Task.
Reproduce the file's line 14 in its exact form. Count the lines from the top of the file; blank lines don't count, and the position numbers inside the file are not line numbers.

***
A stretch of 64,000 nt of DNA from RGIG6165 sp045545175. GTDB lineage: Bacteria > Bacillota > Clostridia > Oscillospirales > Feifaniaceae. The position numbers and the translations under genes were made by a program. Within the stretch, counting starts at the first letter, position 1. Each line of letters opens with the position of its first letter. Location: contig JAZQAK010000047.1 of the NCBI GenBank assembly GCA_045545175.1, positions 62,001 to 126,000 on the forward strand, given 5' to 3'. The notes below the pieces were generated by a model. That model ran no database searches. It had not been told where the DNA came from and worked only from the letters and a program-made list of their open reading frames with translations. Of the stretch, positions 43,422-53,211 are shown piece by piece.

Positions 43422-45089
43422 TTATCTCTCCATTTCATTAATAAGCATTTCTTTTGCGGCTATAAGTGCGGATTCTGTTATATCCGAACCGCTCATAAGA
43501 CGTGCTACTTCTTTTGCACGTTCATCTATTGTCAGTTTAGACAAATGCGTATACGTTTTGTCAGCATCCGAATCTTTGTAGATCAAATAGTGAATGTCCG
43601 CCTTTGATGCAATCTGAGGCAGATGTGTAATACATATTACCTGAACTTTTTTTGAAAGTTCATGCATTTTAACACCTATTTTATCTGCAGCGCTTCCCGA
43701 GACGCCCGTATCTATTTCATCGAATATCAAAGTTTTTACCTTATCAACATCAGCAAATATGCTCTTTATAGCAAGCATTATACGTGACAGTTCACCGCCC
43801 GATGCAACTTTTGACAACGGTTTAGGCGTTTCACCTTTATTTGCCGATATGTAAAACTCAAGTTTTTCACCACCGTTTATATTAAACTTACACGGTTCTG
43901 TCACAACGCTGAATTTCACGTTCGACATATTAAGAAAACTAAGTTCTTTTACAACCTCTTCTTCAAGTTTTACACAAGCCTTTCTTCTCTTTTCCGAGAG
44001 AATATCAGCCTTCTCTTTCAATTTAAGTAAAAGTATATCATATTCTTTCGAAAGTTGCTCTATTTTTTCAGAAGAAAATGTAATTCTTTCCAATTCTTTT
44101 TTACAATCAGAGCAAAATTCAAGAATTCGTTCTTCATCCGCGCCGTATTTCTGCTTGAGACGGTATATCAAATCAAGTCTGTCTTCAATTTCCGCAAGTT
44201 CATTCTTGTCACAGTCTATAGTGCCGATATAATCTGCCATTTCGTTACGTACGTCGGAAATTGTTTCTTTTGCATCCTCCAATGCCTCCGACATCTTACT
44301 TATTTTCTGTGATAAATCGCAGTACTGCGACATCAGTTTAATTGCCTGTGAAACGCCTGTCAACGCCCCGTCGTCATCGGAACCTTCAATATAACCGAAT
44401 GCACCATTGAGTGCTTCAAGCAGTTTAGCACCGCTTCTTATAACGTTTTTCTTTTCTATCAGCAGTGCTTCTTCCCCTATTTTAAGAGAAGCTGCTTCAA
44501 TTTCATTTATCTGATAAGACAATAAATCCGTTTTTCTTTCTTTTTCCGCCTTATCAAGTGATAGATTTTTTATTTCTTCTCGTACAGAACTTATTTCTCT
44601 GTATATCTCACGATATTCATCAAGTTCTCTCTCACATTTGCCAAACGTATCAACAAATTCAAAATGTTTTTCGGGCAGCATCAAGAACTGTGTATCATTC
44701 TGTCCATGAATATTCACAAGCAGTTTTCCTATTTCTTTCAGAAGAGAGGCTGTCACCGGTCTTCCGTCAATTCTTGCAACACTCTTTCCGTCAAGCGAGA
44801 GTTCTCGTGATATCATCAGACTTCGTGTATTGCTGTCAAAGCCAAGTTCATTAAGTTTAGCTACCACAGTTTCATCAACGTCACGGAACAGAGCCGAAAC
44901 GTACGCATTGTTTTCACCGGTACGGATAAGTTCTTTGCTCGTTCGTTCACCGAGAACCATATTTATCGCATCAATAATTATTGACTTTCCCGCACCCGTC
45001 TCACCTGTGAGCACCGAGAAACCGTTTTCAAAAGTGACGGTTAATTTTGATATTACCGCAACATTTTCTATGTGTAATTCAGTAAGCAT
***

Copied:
44501 TTTCATTTATCTGATAAGACAATAAATCCGTTTTTCTTTCTTTTTCCGCCTTATCAAGTGATAGATTTTTTATTTCTTCTCGTACAGAACTTATTTCTCT